10
$\begingroup$

I deleted by previous questions, seems they are too vague. Let me try to ask a more precise question.

Let $f:G\rightarrow K$ a morphism of simplicial groups such that $f$ is a weak homotopy equivalence of underlying simplicial sets. We will make to assumptions: 1) for each natural number $i$, $G_{i}$ is a free group. 2) for each natural number $i$, $K_{i}$ is a subgroup of a product of free groups, I mean that $K_{i}\subset \prod_{j\in J} F_{j}$ where each $F_{j}$ is free.

Now lets take the corresponding abelianization, we get $f^{ab}:G^{ab}\rightarrow K^{ab}$. Is $f^{ab}$ a weak homotopy equivalence of underlying simplicial sets?

$\endgroup$
  • $\begingroup$ can you kindly give a reference for abelianization of simplicial group $G=(G_i)$.. Is it just $(G_i^{ab})$ component wise? Does degeneracy map and face maps on $(G_i)$ extend obviously to that of $(G_i^{ab})$? $\endgroup$ – Praphulla Koushik Dec 20 '19 at 14:38
  • 1
    $\begingroup$ Abelianization is a functor, so yes it is obvious the face and degeneracy maps extend. $\endgroup$ – Chris Schommer-Pries Dec 20 '19 at 16:08
  • $\begingroup$ @ChrisSchommer-Pries I guessed that would be the case... I never came across abelianization of simplicial groups.. I knew something about abelianization of groups.. :) $\endgroup$ – Praphulla Koushik Dec 20 '19 at 16:45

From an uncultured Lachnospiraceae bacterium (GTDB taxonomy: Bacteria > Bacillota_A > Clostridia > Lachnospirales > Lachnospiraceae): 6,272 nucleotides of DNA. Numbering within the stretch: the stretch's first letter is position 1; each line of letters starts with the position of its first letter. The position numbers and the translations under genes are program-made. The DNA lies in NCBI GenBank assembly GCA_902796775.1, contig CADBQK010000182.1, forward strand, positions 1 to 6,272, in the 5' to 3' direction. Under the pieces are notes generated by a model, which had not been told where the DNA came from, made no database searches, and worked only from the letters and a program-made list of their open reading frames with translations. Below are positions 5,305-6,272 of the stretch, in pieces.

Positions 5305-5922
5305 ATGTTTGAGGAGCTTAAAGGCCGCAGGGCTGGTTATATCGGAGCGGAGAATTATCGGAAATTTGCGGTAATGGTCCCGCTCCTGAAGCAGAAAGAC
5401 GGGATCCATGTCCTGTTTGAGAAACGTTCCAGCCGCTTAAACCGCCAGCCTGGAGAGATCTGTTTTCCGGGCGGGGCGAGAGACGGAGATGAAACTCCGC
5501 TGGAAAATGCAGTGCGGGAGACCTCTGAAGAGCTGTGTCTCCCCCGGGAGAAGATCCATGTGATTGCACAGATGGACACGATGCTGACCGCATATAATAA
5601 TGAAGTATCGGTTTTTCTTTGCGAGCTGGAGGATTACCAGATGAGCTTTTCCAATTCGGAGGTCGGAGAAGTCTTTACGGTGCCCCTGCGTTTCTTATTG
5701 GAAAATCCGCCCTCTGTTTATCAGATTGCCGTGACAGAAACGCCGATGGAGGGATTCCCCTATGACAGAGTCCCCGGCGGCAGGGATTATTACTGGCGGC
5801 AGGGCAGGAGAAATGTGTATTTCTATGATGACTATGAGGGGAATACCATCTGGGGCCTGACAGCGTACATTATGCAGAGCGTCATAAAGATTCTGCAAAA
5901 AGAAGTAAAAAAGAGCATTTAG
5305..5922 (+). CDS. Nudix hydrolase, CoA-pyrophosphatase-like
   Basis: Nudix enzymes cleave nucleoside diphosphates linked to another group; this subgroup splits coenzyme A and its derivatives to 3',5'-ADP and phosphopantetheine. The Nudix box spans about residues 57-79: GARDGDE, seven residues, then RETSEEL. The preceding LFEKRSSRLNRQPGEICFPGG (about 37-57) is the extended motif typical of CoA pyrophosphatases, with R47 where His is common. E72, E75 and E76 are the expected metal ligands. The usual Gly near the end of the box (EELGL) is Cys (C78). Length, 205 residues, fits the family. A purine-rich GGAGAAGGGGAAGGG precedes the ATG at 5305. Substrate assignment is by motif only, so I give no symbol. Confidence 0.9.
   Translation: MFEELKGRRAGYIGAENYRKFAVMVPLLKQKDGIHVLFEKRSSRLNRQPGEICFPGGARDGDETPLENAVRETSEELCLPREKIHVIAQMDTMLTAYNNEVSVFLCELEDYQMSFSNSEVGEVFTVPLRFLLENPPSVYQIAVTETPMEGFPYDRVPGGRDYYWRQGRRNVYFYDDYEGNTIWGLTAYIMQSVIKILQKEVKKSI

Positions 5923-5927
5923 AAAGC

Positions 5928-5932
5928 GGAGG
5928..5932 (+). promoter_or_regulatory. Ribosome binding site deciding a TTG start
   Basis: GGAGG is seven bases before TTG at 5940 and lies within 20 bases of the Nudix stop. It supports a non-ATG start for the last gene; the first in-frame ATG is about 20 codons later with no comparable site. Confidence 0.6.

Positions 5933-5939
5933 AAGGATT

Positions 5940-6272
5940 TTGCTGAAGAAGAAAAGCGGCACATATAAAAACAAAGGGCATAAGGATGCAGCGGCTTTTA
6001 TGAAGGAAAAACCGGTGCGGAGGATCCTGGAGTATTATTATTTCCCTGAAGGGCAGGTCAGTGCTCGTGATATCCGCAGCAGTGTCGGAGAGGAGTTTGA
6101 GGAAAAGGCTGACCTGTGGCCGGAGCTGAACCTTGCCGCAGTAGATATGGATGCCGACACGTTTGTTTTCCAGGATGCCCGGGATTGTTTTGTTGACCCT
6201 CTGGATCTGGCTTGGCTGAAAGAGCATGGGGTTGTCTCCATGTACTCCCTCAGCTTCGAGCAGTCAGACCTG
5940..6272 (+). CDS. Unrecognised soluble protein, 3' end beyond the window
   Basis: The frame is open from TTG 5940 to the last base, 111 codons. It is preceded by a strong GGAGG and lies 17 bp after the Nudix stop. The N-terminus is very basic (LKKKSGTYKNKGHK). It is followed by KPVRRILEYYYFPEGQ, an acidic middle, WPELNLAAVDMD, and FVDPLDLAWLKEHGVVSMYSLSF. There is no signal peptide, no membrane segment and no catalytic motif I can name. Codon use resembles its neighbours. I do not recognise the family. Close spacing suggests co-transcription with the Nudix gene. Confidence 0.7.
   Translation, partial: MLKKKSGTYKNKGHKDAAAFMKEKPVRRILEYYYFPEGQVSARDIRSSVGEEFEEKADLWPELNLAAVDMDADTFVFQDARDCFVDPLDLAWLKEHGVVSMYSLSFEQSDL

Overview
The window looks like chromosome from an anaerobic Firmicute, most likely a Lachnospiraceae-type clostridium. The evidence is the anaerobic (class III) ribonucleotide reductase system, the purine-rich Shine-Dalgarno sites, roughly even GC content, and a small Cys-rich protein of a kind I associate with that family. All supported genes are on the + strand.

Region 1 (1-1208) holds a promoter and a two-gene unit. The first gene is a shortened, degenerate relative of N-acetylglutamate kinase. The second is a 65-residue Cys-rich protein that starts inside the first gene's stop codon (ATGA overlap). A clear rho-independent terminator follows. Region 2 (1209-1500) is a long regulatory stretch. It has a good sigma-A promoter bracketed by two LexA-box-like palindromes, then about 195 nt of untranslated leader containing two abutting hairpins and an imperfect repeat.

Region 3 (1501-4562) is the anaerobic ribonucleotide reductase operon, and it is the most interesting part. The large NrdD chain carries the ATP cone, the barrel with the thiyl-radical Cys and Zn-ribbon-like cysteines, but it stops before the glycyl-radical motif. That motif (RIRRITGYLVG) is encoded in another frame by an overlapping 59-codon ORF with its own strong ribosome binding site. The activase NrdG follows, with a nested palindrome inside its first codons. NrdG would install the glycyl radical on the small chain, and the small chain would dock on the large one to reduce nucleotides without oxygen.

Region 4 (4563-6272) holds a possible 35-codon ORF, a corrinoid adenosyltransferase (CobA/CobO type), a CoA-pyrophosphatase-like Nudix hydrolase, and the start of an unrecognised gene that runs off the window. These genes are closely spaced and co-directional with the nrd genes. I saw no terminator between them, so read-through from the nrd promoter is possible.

7
$\begingroup$

The map is not necessarily a weak equivalence, even if $K_i$ is actually the whole product of free groups rather than just a subgroup.

Let $K$ be the constant simplicial set which is $\Bbb Z^2$ in each degree. The map $K \to K_{ab}$ is an isomorphism, and $K = K_{ab}$ has no higher homotopy groups.

Let $G$ be a "cofibrant replacement" of $K$. This is work to describe explicitly, but there exists a version of $G$ which, in degree $n$, is free on $(n+2)$ generators. Namely, we let $G_n$ be the free group on generators $x, r_1, \dots, r_n, y$, subject to relations:

  • all the face & degeneracy maps take $x$ to $x$ and $y$ to $y$,
  • the generator $r_1$ in $G_1$ satisfies $d_0(r_1) = [x,y]$ and $d_1(r_1) = 1$, and
  • the elements $r_i$ in $G_n$ are the images of $r_1$ under the $i$ different degeneracy maps $G_1 \to G_n$.

This forces the rest of the face and degeneracy maps by multiplicativity.

There is a map of simplicial groups $G \to K$ sending $x$ to $(1,0)$, $y$ to $(0,1)$, and $r_i$ to $0$. One can check that this is an equivalence. (It roughly corresponds to the presentation of a torus, which is a $K(\Bbb Z^2,1)$, using two 1-dimensional cells and a 2-dimensional cell.)

However, in $G_{ab}$ the first homotopy group is nonzero: the element $r_1$ becomes a cycle because its boundary $[x,y]$ became trivial, but it's not in the image of the boundary map.


All of this is an instance of an insight of Quillen's. If you take a simplicial group $K$, replace it by a weak equivalence $G \to K$ from a simplicial group $G$ that is levelwise free, and form $G_{ab}$, then the homotopy group $\pi_k G_{ab}$ is the homology group $H_{k+1}(BK;\Bbb Z)$. In this respect, group homology is a kind of derived abelianization procedure. Because, in your question, the groups $K_i$ are subgroups of products of free groups and may have nontrivial higher group homology, we can't use them as replacements for free groups when forming these resolutions.

$\endgroup$

Your Answer

By clicking “Post Your Answer”, you agree to our terms of service, privacy policy and cookie policy

Not the answer you're looking for? Browse other questions tagged or ask your own question.